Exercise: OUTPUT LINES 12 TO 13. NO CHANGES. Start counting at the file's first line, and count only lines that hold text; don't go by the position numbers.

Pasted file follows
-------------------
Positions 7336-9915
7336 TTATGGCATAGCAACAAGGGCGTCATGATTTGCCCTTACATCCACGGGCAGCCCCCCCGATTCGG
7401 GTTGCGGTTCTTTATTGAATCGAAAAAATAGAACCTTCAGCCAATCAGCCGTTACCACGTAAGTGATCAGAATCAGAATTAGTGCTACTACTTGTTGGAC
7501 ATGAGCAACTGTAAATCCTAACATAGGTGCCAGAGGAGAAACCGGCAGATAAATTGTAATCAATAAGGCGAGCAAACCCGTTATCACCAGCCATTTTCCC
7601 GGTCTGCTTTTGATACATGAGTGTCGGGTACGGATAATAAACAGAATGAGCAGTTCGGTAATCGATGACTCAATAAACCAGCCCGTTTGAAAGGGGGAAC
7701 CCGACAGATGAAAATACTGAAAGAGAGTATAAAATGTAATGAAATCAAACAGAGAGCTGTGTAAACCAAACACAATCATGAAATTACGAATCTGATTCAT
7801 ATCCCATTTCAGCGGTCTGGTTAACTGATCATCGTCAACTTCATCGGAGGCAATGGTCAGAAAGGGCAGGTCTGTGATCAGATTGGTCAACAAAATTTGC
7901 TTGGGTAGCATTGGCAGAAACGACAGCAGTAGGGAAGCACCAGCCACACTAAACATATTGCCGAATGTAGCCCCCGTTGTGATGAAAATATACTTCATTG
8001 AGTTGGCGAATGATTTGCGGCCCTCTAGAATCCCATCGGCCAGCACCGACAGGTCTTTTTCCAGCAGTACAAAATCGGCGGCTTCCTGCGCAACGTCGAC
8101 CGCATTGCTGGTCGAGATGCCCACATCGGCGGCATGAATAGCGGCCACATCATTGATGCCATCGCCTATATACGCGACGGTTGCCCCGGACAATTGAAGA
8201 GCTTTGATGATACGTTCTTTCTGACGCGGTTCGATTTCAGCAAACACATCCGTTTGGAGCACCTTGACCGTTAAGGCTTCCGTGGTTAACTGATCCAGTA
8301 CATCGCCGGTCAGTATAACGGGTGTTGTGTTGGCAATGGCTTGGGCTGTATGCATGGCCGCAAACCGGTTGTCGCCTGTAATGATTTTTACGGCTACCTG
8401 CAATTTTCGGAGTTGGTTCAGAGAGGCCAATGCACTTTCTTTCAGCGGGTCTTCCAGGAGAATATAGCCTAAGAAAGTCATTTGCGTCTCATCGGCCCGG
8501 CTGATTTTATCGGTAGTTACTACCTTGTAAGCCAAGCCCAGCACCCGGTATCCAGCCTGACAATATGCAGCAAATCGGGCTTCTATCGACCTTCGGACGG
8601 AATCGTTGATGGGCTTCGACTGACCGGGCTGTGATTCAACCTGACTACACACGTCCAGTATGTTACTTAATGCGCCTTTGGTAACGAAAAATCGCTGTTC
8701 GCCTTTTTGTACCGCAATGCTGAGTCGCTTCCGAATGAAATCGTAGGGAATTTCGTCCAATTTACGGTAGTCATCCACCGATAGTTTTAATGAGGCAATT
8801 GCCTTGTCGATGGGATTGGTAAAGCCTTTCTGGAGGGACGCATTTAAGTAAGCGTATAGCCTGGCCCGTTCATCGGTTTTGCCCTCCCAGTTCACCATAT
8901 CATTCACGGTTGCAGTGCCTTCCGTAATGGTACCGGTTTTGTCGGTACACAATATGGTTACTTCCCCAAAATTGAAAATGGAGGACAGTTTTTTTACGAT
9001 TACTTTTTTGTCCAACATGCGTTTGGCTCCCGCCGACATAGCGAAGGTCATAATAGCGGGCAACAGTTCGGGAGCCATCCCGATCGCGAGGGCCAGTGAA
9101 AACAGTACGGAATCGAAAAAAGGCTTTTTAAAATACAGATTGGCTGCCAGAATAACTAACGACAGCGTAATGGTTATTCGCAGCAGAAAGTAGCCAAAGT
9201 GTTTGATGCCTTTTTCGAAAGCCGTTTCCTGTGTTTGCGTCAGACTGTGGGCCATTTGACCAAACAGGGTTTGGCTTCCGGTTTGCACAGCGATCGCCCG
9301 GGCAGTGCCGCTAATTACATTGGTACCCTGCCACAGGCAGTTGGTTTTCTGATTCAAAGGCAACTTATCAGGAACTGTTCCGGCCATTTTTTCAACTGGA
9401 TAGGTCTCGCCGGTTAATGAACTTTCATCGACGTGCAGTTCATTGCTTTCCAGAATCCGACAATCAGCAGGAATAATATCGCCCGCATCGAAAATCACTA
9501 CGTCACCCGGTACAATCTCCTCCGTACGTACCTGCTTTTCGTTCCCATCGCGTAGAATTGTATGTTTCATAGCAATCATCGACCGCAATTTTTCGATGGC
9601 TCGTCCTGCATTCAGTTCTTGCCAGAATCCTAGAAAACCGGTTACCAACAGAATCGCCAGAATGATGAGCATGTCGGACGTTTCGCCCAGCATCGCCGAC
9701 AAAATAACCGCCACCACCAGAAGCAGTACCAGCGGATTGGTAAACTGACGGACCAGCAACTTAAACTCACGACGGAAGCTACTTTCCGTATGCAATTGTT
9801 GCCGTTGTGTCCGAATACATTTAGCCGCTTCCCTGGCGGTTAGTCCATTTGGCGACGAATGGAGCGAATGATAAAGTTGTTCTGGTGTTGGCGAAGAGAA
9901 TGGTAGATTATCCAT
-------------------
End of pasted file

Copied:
8301 CATCGCCGGTCAGTATAACGGGTGTTGTGTTGGCAATGGCTTGGGCTGTATGCATGGCCGCAAACCGGTTGTCGCCTGTAATGATTTTTACGGCTACCTG
8401 CAATTTTCGGAGTTGGTTCAGAGAGGCCAATGCACTTTCTTTCAGCGGGTCTTCCAGGAGAATATAGCCTAAGAAAGTCATTTGCGTCTCATCGGCCCGG